County examines new tax plans

Published 8:56 am Friday, November 10, 2023

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The Claiborne Commission will be doing a deep dive into just how much it can change up the way in which the county currently does taxes – and the school district could be hugely affected by the mash up.

Three of the four more critical resolutions will incorporate different tax scenarios. These hefty documents could greatly affect virtually every resident inside the county. These and other items will be on the table during the next Commission meeting on Nov. 20.

First up is a plan to redistribute revenues generated from the 2.25 percent local option sales taxes. This tax is currently a 50/50 split between the county and the school system.

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2023-121 suggests redistributing the sales tax so that all collected within the unincorporated areas of the county could drop into the county coffers instead of being used for the schools. According to the resolution, the county initially gave up the unincorporated sales tax so that the school district could have the benefit.

The resolution claims that the school system had received in excess of $1.533 million that was not accounted for in its FY2023 budget.

“Claiborne County wishes to have a more equitable revenue stream for both the county and the county school district thus reducing the county’s dependence on property taxes solely as a funding source,” reads the resolution, in part.

Tennessee Codes Annotated 67-6-712 is referred to in the resolution as a statute that provides for this scenario.

Commissioners Whitt Shuford, Haley Barker, Nathan Epperson, Gary Poore and Eric Jones co-sponsored this document.

The second resolution, if adopted, will allow the public a say via referendum vote whether to increase the county sales and use tax by half a percent. The tax would increase from its current 2.25 percent to 2.75 percent. If Resolution 2023-122 is adopted, it will be placed on the ballot for the Aug. 1, 2024 General Election. It would take a simple majority vote to enact the referendum.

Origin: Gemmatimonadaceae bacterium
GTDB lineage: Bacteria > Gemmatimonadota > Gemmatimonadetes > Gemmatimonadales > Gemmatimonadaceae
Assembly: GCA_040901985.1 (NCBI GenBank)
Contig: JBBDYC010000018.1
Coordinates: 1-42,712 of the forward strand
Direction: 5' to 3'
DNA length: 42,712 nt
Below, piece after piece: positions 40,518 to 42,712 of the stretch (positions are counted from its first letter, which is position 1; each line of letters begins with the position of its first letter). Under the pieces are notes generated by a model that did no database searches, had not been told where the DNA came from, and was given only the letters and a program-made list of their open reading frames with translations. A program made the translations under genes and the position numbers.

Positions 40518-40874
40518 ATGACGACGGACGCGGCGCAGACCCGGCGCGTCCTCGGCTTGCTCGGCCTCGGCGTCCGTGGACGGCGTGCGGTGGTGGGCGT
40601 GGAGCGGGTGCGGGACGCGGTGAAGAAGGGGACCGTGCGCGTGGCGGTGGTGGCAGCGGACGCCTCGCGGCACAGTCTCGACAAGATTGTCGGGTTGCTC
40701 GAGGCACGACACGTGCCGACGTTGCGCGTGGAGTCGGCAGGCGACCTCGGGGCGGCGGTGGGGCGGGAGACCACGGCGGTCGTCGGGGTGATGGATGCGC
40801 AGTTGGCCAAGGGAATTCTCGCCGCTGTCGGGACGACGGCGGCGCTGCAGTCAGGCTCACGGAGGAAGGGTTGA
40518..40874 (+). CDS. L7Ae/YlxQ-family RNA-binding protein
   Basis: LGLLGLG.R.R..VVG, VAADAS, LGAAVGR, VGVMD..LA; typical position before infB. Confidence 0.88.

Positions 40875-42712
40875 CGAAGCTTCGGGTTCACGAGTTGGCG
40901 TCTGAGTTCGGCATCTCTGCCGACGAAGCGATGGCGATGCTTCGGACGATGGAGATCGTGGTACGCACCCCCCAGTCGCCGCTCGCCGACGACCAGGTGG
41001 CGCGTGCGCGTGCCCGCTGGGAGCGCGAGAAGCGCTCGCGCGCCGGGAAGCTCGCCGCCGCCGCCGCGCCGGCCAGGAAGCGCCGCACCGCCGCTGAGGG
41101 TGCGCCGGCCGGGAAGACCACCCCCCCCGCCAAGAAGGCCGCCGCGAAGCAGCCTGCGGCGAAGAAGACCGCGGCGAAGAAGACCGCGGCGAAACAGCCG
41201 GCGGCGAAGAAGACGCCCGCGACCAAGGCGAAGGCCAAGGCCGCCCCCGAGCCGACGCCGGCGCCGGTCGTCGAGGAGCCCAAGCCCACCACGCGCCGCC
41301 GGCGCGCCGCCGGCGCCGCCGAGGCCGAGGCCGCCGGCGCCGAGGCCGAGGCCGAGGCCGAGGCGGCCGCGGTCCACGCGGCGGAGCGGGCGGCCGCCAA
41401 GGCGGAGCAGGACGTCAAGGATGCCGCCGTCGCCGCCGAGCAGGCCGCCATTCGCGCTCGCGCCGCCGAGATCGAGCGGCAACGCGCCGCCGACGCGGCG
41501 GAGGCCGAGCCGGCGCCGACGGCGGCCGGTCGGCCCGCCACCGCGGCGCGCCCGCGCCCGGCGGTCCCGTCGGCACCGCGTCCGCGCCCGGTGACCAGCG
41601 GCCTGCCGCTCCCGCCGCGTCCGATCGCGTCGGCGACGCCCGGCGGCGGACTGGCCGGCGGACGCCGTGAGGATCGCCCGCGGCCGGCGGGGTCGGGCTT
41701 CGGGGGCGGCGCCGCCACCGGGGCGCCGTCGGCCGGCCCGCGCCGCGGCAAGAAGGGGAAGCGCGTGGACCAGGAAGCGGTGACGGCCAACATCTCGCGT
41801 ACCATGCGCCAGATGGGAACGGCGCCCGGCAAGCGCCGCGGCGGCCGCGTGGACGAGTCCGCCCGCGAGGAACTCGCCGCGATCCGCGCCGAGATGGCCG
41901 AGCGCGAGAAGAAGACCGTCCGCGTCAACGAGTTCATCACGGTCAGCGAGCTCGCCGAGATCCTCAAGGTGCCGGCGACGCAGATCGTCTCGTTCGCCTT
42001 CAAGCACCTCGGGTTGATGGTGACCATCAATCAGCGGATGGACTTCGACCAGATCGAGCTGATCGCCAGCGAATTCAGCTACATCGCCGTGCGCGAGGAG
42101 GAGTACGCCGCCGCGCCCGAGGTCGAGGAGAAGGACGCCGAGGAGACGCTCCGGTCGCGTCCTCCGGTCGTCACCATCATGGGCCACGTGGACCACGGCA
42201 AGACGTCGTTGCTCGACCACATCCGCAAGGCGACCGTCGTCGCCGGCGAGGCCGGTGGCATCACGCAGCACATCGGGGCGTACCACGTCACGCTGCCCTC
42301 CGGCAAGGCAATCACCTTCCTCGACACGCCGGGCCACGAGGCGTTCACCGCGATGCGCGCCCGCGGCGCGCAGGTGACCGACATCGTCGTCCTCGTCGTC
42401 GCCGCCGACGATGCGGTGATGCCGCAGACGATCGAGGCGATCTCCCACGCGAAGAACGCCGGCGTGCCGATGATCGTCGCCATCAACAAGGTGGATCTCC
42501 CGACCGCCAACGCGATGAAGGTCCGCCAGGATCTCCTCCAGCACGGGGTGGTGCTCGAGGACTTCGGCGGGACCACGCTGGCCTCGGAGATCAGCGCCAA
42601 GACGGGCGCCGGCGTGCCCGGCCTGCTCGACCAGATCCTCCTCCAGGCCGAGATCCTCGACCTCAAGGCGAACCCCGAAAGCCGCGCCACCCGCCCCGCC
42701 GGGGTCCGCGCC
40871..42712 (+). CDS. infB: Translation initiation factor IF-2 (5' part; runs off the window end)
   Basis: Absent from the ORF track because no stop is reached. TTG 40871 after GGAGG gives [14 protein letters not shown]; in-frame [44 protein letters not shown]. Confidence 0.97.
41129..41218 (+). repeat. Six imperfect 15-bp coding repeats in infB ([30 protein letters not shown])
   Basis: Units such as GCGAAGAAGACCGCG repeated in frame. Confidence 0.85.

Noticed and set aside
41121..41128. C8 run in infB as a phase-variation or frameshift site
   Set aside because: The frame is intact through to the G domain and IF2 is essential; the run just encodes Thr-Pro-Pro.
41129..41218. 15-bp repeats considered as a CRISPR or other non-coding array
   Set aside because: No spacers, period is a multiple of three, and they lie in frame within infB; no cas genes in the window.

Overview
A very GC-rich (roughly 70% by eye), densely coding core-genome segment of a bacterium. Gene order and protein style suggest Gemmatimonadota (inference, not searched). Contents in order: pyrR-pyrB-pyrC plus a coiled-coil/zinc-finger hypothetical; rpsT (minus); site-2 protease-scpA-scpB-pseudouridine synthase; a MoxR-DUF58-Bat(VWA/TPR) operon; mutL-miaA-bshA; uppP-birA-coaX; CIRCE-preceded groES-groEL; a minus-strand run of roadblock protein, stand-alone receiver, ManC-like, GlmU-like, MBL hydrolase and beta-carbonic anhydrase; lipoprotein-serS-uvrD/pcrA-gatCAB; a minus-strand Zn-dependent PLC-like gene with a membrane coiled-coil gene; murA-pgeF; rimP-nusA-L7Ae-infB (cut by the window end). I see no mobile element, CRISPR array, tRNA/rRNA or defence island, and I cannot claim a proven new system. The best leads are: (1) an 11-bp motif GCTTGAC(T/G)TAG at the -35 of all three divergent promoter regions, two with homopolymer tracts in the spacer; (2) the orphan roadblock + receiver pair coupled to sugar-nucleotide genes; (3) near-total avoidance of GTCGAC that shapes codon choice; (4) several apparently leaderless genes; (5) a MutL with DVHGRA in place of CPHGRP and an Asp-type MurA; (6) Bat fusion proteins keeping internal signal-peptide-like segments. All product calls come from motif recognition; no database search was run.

If adopted, a third resolution will allow the voters to decide by referendum if they would rather pay an additional $71 wheel tax or keep in place the current property tax rate of $2.30 per $100 of assessed value. This issue came up more than once during the laborious budget process earlier this year.

The question for voters is, do we want to pay an extra $71 per vehicle in wheel taxes to see a .30 cents decrease in the property tax rate? If so, property taxes would be reduced back to its former rate of $2.00 per $100 of assessed value.

If adopted, the referendum would come up for vote during a called election in March, 2024, at the county’s expense.

Commissioner Shuford is the sponsor for this resolution.

The commissioners could be playing chess with the current committees, if another resolution is adopted. Resolution 2023-123 would allow county government to restructure the commission and committees to “improve the efficiency and effectiveness” of those entities.

According to the resolution, the county is looking to drop some or all the committees that are not deemed mandatory by state law. This would streamline governmental processes while reducing costs associated with the various committees, according to the resolution. The document states the savings would amount to approximately $30,546 each year.

The resolution suggests establishing two commission meetings each month – a workshop that would dive into details of upcoming issues and a regular meeting in which items for official action would be handled. The resolution sets monthly salaries at $225 per workshop and another $225 per regular meeting, per commissioner. The current pay is $350 per regular meeting and $175 per committee meeting per commissioner, per month. Commissioners currently sit on at least two committees.

Here’s where the chess game begins. The resolution calls for eliminating the Solid Waste, the Buildings, Grounds & Personnel and the Senior Citizens Committees along with the all-important Budget Committee.

Retained would be the Planning, Financial Management and Audit Committees. However, those sitting on these committees would be doing so without pay.

The resolution states that the main reason for this move resulted from the arduous and protracted negotiations during the Fiscal Year 2023-24 budget committee meetings. Those meetings began in early March and dragged heels through late August – just days prior to the mandatory deadline to have an adopted budget in place.

Several of the 21 commissioners sponsored this resolution including Carolyn Brooks, Haley Barker, Nathan Epperson, Gary Poore, Rosemary Barnett, Steve Brogan, Eric Jones, Quintin Rogers, Dustin Wilson and Anthony Rowe.

The Claiborne Commission will meet on Nov. 20, beginning at 6:30 p.m. inside the large courtroom of the Claiborne County Courthouse.